Grade 12’s are entering the final exam phase of their school careers. This time of year is marked with high levels of stress, suicide and general feelings of hopelessness in case a learner fails his/her Matric exams.
Several case studies at the Growth Institute show that failing a Matric exam is not the end of the road. We believe that far too much emphasis is placed on Matric. In fact, Matric learners are so stressed about the exams that their marks could drop by as much as 30% compared to what they have achieved in Grade 11.
It is not unlikely that a person who, got an average of 60% in his/her Grade 11 subjects, suddenly ends up with an average of as low as 30%.
The State’s default answer to those who failed Matric is that they have to enrol at a TVET college. What is not said, is that those who failed Matric and who decide to go to a TVET college, have to start a program that is two levels lower than the Grade 12 level. Thus, a person has to redo Grade 10 before he/she could progress to the next TVET level.
In a previous article, we indicated that the success rate at TVET colleges is not even 10%. Thus, TVET colleges may not be a suitable answer.
Even when a person passed Grade 12 with very good marks, there are cases where the subject combinations that they took in school are not relevant to the minimum admission requirements at the majority of tertiary institutions outside the TVET framework.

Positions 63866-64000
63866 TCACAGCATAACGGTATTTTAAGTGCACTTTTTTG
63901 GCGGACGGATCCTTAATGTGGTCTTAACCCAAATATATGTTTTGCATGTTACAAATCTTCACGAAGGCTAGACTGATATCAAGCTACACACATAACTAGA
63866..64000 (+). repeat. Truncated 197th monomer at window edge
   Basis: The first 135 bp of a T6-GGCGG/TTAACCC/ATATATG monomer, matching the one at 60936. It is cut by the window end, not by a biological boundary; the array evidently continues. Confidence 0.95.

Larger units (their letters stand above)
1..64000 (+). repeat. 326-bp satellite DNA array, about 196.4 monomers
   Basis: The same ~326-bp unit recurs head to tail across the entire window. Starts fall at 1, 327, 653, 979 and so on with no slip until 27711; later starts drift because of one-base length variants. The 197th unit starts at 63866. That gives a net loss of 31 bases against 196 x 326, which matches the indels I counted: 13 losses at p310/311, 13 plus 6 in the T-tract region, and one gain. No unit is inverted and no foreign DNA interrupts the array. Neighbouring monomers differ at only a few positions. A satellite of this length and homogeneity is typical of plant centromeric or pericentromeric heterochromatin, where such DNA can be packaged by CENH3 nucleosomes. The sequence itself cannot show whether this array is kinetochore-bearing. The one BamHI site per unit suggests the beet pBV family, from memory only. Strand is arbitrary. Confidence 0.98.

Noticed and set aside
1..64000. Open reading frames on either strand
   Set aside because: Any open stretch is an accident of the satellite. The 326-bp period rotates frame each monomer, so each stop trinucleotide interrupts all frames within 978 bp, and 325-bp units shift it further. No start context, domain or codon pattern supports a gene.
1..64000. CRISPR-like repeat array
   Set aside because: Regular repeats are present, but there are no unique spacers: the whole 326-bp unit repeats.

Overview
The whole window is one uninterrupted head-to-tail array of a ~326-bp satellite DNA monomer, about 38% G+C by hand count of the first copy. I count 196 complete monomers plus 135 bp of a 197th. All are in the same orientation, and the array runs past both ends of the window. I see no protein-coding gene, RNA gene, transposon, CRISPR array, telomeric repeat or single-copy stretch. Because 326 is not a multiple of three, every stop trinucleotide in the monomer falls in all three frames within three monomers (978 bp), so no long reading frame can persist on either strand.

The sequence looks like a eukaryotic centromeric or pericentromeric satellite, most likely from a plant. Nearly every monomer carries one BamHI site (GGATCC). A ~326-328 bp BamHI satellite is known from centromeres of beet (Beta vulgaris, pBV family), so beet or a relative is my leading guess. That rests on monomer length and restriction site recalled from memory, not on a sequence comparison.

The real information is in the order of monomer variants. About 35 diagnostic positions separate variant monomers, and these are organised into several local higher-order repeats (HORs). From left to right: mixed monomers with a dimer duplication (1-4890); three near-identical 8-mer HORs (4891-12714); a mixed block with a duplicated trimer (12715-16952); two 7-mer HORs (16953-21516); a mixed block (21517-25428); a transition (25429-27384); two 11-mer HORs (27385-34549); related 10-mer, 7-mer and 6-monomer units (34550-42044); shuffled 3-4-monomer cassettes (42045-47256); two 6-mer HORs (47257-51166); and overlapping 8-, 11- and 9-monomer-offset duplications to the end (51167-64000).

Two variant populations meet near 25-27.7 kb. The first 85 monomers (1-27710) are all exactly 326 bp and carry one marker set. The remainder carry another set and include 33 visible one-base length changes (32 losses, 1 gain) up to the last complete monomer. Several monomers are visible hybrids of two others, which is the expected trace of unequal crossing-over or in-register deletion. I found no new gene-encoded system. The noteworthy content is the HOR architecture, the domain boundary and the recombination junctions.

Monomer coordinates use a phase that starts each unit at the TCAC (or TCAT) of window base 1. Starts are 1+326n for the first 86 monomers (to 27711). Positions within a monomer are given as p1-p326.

The fact is that not all tertiary programs require that a candidate must have a Grade 12. Coupled to this fact, is the misinformed myth that all programs who admit persons with Grade 11, are inferior.
Critics forget that many programs offered at private colleges are assessed by independent external examining bodies. This means that the person who starts a first-year program at some private colleges, is exposed a series of professional exams that are focused on very specific skill sets that are relevant to the workplace.
It is a great social injustice to deny somebody access to a tertiary qualification simply because he/she did not pass Grade 12 but got very good marks in Grade 11. There is indeed a solution for candidates in this group. They could get access to a program that is on the same level as Grade 12 (NQF 3) and that allows them to progress towards a National Diploma (NQF 6) recognised by a host of professional bodies.
The fact that such programs are focused on workplace-based skills means that a person who completed such a program could be in a position where:
- The skills learnt is relevant to the workplace and needed by the workplace
- The skills learnt provide access to professional bodies that allow a person to practice as:
- Financial accountants
- Office managers
- And other related professions of functions
Our advice to anyone who did not pass Grade 12, is to consider that there are options other than being forced into a TVET stream or being forced to face a life of unemployability because there is no perceived access to a tertiary academic program.